Discover the Ayurvedic principles about food and tips on how you can store and take care of your food for hot days.
Just one day of 85-degree temperatures and 100 percent humidity is all it takes to send most of us straight to the nearest ice cream parlor, with visions of Popsicles, frappés, and iced mochas dancing in our heads. But while those treats may sound good, for tempering the effects of all that heat and humidity, they’re overrated.
According to Ayurvedic principles, it’s not a food’s temperature that makes it cooling, but rather its innate qualities. Each and every food is classified according to whether its energies promote heating or cooling. Sour, salty, or pungent foods boost heat; sweet, bitter, or astringent foods cool you down. To keep your inner thermostat in check, you need to choose the right foods—and avoid the wrong ones. Ayurveda also identifies certain fragrant essential oils as having cooling properties. Here’s what you need to know.
Bag the Ice
It may sound counterintuitive, but loading up on chilled or frozen foods and drinks (even ice water) can be harmful. All that cold dampens your digestive fire, which means you won’t absorb nutrients as you should, says Ed Danaher, an Ayurvedic consultant.
Fortunately, there are plenty of equally tasty alternatives to the standard frosty delights. The liquid from young coconuts—these are green, not brown—makes a fabulous cooling drink, says Michele Khalef, yoga therapist and Ayurvedic cooking instructor. It’s wonderfully refreshing even at room temperature. It also makes a great smoothie: Mix it with coconut flakes or chunks and toss in some cilantro.
Cool Down with Fruits and Veggies
Reluctant to cook on a hot summer night? Throw together a salad or just lightly steam a few vegetables instead. Plenty of hot-season crops—including collard greens, chard, spinach, salad greens, celery, summer squash, and cucumbers—are classified as cooling according to Ayurveda (try this recipe for the Warm Spinach and Squash Salad pictured above). And most of them, when examined by modern scientists, turn out to have a high water content as well.
From the standpoint of Ayurveda, though, their cooling effect is due to more than a high water content: they’re considered bitter and astringent, qualities that reduce the fiery pitta element in your constitution, or dosha. (To find out more about your dosha, take the quiz: What’s Your Dosha?)
Fruits that can cool you down include dates, figs, pomegranates, raisins, and prunes. And next time you have a hankering for lemonade, go for limeade instead; limes are more cooling.
Cuisines from hot countries around the world are full of hot-cold blends that are perfect for summer meals. “The cooling herbs keep the pungent herbs’ heat in check,” Danaher says. A classic heating-cooling combination is a blend of spicy peppers with refreshing cilantro. Lime juice, mint, or coconut can also help cool a hot meal.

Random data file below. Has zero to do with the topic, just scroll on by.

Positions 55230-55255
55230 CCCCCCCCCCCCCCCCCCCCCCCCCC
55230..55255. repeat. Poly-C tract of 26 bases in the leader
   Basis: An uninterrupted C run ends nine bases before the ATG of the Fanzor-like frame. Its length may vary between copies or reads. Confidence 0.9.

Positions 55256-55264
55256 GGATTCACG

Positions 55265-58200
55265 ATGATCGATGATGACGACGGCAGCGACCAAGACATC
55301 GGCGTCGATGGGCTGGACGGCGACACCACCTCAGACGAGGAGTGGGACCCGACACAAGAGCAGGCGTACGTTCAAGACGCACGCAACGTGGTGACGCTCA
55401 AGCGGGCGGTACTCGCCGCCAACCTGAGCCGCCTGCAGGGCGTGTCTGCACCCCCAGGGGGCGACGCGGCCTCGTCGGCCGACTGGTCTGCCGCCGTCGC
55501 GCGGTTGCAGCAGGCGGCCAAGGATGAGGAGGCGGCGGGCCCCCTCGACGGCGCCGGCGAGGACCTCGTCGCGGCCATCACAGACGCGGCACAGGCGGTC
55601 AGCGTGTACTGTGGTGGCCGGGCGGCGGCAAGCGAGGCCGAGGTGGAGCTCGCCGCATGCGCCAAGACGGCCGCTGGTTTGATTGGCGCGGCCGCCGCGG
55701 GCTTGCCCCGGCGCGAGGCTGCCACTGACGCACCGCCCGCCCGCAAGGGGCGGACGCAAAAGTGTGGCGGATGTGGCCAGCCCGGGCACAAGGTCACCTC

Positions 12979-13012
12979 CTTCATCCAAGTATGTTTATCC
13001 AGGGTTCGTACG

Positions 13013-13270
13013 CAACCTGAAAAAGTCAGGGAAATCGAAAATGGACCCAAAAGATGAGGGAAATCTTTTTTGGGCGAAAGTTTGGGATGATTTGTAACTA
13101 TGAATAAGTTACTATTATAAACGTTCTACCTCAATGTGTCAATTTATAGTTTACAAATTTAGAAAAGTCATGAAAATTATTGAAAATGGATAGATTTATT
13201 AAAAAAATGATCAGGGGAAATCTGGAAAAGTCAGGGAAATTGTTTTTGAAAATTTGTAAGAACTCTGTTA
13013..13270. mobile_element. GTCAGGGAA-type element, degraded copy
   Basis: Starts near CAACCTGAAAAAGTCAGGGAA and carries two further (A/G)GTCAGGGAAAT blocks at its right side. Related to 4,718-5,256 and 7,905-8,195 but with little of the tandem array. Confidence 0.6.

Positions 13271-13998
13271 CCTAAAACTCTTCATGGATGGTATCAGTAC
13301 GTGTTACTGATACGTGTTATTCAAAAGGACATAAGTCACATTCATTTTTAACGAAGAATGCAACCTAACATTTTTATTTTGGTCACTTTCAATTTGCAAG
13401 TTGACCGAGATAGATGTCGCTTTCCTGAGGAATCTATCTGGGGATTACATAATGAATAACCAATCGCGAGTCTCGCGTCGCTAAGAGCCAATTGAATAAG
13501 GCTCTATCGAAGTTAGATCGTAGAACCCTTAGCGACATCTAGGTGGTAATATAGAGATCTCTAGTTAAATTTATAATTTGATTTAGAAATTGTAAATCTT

Another good blend, says Khalef, is chai. Its spices have heating properties, but adding milk, which is cooling, can temper them. Your choice of sweetener also has an influence: Honey is heating, while date sugar, barley malt, maple syrup, Sucanat, and turbinado sugar tend toward cooling. And, of course, drinking chai at room temperature will also diminish its warming effect.
Whatever foods you choose, Mother Maya (formerly Maya Tiwari), founder of the Wise Earth School of Ayurveda in Candler, North Carolina, advises eating several light meals a day, rather than two or three larger ones, for easier digestion.
Add in Essential Oils
Still feeling uncomfortably hot? Add essential oils to your summer routine. Use them as perfume, suggests Pratima Raichur, aesthetician, chemist, and botanist. “Rose, jasmine, sandalwood, vanilla, and vetiver are all cooling and smell beautiful,” she says.
Applying an essential oil to the skin works even faster than inhaling its aroma, says Raichur, because the active components are absorbed into the bloodstream. (You shouldn’t use synthetic oils this way, as they lack some of the natural oils’ healing properties.) Sandalwood oil is especially effective, she adds, when you apply it to your temples or the “third eye” in the center of your forehead. Be sure to mix the essential oil with a base oil such as sunflower or coconut, so it doesn’t irritate your skin.
A cooling blend Raichur especially likes is five drops each of sandalwood and vetiver oil in a base of one ounce of sunflower, coconut, or pure jojoba oil. For a heat rash remedy, Raichur mixes brahmi oil with neem and a drop of camphor.
Tapping into the wisdom of the Ayurvedic ancients—who undoubtedly knew a thing or two about coping with hot weather—will help you sail through the summer feeling serene and fresh. After all, the season should be a pleasurable, playful time of celebration—or in Mother Maya’s words, “light, fragrant, sweet, and innocent”—not a time to be undone by the sun.
About the Author
Coeli Carr has written for the New York Times and Alternative Medicine
See also 5 Healthy + Organic Summer Recipes